This is something that should always be kept in mind in economic policy discussions: business groups are pro-BUSINESS, not pro-MARKET.
It is especially important to keep this in mind when we read news items such as this, in which several of Canada’s largest banks voice their opposition to the proposed TMX-LSE merger.
It is true that business groups will often make use the language of markets, and it is obviously in their interest to portray themselves as defenders of markets.
But they are a lobby group like any other, and cannot be relied upon to defend the general public interest.
This point is sometimes hard to see, especially since many business groups have the reputation of favouring such pro-market policies such as free trade. And so they do, but for precisely the wrong reason: as a way of increasing exports.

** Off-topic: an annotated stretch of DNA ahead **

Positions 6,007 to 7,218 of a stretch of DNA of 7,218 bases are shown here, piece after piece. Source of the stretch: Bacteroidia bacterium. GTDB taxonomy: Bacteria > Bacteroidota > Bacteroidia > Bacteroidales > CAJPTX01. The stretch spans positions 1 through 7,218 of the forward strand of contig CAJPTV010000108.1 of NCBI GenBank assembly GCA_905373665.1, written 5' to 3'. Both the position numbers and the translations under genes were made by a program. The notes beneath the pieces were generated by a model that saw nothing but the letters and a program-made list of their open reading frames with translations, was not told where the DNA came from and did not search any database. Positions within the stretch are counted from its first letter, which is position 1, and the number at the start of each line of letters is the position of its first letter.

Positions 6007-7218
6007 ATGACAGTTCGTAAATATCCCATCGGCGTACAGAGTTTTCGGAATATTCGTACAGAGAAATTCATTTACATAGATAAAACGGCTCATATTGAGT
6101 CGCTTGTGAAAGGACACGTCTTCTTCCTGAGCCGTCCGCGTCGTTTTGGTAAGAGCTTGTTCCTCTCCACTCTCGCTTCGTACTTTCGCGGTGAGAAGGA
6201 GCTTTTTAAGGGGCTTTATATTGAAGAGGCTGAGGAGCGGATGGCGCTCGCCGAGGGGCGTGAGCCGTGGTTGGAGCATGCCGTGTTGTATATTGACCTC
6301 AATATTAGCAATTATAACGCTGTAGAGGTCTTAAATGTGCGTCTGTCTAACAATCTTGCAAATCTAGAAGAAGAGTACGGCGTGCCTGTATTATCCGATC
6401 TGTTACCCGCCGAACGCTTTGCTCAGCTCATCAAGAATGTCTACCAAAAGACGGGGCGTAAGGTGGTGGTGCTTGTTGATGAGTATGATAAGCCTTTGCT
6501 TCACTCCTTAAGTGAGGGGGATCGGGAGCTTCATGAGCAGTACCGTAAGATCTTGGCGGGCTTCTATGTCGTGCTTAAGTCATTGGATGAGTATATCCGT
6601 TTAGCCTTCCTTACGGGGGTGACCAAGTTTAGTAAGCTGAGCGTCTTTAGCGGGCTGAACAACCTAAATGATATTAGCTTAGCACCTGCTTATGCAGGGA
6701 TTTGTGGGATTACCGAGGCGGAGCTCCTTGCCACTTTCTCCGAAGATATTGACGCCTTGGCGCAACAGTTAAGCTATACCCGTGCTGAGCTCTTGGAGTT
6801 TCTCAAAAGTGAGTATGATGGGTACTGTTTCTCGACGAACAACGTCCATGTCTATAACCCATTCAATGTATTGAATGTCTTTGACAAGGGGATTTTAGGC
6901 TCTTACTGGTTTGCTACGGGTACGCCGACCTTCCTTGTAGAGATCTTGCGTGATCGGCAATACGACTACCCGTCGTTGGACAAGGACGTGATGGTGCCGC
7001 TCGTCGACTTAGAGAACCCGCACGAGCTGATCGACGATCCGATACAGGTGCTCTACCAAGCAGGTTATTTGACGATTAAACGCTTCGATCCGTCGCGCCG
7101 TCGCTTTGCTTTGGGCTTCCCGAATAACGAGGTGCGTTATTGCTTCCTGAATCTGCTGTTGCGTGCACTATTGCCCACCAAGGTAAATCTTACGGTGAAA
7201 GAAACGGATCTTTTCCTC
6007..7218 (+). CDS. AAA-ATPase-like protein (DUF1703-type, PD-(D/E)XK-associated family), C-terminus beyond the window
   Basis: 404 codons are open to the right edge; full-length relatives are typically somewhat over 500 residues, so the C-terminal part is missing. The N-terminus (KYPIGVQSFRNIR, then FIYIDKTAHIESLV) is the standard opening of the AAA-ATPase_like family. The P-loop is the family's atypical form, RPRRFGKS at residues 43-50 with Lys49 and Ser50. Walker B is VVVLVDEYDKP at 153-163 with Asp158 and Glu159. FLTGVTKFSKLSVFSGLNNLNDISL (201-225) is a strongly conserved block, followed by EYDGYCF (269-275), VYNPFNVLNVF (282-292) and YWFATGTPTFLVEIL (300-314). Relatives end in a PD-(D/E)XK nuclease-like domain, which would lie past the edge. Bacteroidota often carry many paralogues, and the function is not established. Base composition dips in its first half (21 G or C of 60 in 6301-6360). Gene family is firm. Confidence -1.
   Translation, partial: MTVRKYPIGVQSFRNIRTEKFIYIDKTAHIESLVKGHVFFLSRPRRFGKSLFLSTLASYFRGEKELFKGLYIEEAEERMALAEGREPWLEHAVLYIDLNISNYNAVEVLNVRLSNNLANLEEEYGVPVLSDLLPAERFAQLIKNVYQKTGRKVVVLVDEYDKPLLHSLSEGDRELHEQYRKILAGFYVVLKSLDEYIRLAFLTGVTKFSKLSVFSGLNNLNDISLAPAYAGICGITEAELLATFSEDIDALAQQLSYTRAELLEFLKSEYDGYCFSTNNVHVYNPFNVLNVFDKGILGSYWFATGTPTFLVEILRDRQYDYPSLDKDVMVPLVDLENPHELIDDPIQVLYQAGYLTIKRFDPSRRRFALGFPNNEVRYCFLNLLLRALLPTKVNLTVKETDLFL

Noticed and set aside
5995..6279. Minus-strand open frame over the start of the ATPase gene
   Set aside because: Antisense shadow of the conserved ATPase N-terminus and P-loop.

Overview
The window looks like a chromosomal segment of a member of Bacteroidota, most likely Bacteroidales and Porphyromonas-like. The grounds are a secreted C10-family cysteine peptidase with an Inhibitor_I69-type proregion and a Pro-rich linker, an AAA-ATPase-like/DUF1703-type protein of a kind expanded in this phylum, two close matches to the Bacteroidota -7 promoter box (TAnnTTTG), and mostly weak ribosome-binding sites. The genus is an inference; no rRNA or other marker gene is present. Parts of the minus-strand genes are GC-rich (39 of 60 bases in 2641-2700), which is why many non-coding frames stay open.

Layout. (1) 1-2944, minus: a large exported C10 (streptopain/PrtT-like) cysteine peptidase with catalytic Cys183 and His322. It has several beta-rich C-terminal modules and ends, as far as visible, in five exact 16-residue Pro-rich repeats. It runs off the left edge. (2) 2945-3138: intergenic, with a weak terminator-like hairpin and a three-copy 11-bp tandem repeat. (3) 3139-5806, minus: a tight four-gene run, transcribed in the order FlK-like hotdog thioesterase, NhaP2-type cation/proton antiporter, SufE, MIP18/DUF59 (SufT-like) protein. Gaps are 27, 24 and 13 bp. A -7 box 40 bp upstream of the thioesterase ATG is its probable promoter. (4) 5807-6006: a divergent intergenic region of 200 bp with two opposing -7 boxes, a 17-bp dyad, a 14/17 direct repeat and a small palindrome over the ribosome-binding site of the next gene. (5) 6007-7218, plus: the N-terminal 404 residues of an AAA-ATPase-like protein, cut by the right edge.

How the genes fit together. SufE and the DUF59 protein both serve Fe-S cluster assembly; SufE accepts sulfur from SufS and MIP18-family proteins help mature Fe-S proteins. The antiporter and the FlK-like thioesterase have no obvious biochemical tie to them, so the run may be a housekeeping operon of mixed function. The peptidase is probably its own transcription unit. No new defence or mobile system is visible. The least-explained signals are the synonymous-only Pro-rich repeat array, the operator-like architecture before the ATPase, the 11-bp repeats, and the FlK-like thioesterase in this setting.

As I noted in an earlier Economy Lab post, the proper way to view exports is as a cost: the real benefits of freer trade are cheaper imports. Business groups have these priorities reversed -- see, for example, the auto sector’s position on freer trade with South Korea.
The primary purpose of financial markets is not to provide employment for finance professionals, and it is a fundamental mistake to conduct policy on that basis. The priority of the government should be to make sure that firms and investors have the best possible access to capital markets at the lowest possible cost. The interests of those who produce financial market services are at best a secondary consideration.
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